February 20, 2018

D. K. Holm is the movie reviewer for theVancouver Voice. A long-time Portland, Ore., resident, Holm editing the film magazine Cinemonkey, worked at Willamette Week for 10 years, and then for the late, lamented PDXS. Holm has contributed numerous DVD reviews to various websites, including DVDJournal. In addition, Holm has published 10 books, including two volumes on R. Crumb, two on Tarantino, and volumes on independent cinema and film noir, and Guy Maddin: Interviews. More info can be found at is Wikipedia page: http://en.wikipedia.org/wiki/D._K._Holm

Posts and Reviews by D. K. Holm

Certain Women from the Criterion Collection

Certain Women of the Rockies

Posted September 12, 2017 by D. K. Holm

For being the third biggest state in the union, Montana hasn’t been utilized as much as it could be by Hollywood, or movie makers anywhere for that matter. Wikipedia lists around 45 films shot there, including The Horse Whisperer, and Rancho Deluxe, and bits of Montana appear unidentified as such in Jurassic Park and John… More

On Your Marx: Andrew Sarris, September 5, 1977

Posted September 11, 2017 by D. K. Holm

            Two weeks into my project and I’m already behind. This week, I’ll post two column reviews. For September 5, 1977, Sarris issued one of his patented reflective obituaries. A lot of prominent people died in 1977, including Joan Crawford, Elvis Presley, Bing Crosby, and Henri-Georges Clouzot, and it seemed… More

Shots and Murmurs: Andrew Sarris, 29 August, 1977

Posted August 29, 2017 by D. K. Holm

Having dealt with the coincidence of two Legionnaire films appearing at the same time,[1] the following week in the Village Voice, Andrew Sarris is back to the grind of seemingly random films openings. Yet the three films he dealt with for the August 29 issue do have a common currency: sex.        … More

Sands of Time: Andrew Sarris on the movies of August 22, 1977

Posted August 22, 2017 by D. K. Holm

      Let’s begin mid-stream. About three weeks ago I was writing a review, for the Montana paper where I have a column, of two mini-series from Amazon focused on F. Scott Fitzgerald. One was a fantasia about Zelda and her life in his shadow, with a shady portrayal of the writer himself, based… More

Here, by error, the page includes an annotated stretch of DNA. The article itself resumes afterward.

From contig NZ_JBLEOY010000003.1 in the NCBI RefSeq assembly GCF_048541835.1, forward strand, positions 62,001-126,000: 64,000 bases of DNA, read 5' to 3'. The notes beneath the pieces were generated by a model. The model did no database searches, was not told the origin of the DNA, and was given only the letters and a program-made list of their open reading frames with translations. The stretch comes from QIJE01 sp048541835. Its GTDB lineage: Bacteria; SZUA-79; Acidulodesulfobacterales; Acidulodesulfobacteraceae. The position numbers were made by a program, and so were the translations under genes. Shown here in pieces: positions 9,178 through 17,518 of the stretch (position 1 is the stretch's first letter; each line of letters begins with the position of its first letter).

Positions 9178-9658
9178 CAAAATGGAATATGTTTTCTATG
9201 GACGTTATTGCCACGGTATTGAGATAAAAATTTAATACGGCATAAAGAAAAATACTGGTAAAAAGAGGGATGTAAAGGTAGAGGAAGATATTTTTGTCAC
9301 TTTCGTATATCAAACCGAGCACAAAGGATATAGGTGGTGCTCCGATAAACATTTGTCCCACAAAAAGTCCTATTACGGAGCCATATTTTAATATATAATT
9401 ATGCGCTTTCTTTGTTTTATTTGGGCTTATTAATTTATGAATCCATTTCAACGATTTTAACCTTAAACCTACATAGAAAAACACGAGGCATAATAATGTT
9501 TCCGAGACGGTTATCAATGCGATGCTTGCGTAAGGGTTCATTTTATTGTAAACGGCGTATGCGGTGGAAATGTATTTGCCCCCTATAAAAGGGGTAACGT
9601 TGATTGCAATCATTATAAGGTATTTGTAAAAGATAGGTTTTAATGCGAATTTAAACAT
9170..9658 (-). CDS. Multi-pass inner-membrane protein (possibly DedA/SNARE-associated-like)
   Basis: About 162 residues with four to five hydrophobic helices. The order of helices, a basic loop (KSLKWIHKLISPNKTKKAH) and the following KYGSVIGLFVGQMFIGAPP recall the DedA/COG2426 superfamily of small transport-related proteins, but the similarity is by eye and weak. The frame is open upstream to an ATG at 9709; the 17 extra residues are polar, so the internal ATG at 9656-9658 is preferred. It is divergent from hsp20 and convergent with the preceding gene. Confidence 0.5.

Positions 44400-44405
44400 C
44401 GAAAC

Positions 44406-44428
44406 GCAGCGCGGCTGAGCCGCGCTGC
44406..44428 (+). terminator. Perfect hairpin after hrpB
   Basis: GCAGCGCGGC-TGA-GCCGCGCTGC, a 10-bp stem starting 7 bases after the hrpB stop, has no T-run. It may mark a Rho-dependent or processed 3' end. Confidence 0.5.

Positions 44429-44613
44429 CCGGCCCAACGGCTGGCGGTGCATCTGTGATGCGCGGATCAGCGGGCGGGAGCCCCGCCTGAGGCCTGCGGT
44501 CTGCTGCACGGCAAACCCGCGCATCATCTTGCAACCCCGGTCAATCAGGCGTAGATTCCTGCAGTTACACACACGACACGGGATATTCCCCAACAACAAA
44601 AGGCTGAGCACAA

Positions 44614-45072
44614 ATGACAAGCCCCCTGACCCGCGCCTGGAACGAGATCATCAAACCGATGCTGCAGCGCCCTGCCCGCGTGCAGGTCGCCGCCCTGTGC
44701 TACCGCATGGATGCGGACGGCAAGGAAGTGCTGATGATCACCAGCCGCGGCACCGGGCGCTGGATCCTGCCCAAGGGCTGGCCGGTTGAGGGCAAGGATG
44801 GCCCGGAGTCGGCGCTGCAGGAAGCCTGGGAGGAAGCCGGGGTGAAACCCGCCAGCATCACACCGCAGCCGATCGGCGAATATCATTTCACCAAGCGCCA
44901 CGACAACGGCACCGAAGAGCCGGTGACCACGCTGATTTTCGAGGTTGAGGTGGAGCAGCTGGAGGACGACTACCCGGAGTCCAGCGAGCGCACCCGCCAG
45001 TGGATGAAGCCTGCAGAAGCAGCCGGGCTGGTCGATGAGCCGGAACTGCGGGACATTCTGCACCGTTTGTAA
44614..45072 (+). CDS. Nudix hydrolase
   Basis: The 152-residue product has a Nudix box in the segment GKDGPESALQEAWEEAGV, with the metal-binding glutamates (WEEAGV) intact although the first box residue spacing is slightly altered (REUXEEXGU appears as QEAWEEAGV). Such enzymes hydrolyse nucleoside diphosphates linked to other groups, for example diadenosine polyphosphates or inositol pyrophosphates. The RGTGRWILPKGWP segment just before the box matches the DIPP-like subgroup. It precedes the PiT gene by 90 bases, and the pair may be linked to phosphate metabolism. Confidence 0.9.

Criterion's Blu-Ray cover for Breaking Point

Lost and Found

Posted August 8, 2017 by D. K. Holm

            Scratch any number of films and you will find a legacy of remakes, adaptations, reboots, and translations into other media. A prime example comes in the form of the new Criterion Blu-Ray edition of The Breaking Point, which has an interesting history. The film is based on a Hemingway… More

Rossellini's War Trilogy from Criterion

In a Lonely Place

Posted July 9, 2017 by D. K. Holm

Roberto Rossellini’s The War Trilogy still holds cinematic power 60 years later.                        In the twilight of its life cycle, the DVD has finally achieved – or stumbled upon – an educational and clever use of its own technology. It’s the video essay. What you… More

DVD Cover for Hitchcock's The Lodger: A Story of the London Fog

Upstairs, Downstairs

Posted June 27, 2017 by D. K. Holm

It’s called the first true Hitchcock film. It features the first innocent man chased both by cop and citizen. It has the first Hitchcock serial killer film, and the first Hitchcock cameo (two, in fact). It features the famous see-through glass floor. There is a staircase. The blondes. These are the words, labels, and motifs that… More

Murray Pomerance on Hitchcock's The Man Who Knew Too Much

The Consequences of Knowing A Lot: Recent Hitchcock Books, No. 1

Posted April 17, 2017 by D. K. Holm

There is a curious moment in the middle of Alfred Hitchcock’s The Man Who Knew Too Much that has gone without much comment, or at least I haven’t seen any. Ben McKenna is searching London for the kidnappers of his son, Hank. His clue is the name “Ambrose Chapell,” who turns out to be a… More

The cover for Jon Lewis's new book

Hard-Hearted Hollywood

Posted April 14, 2017 by D. K. Holm

There have always been two Hollywoods. There is the burnished image of the place and people promoted by studio publicity machines via movie magazines and the media, a world of hardworking artisans cultivating their craft and family simultaneously. Then there is the brutal underside, real versus “real.” This is the Hollywood of disguised unwed pregnancies, of lethal… More

The Blu-Ray box for Blowup

Frames of Blowup

Posted March 28, 2017 by D. K. Holm

There are so many ways to begin an essay on Blowup. For example, the writer could note that there is often a moment in a Michelangelo Antonioni film in which the main character breaks out in some kind of joyous dance. In L’Avventura it’s when Monica Vitti swirls around a bedroom. In L’Eclisse, when Vitti dons… More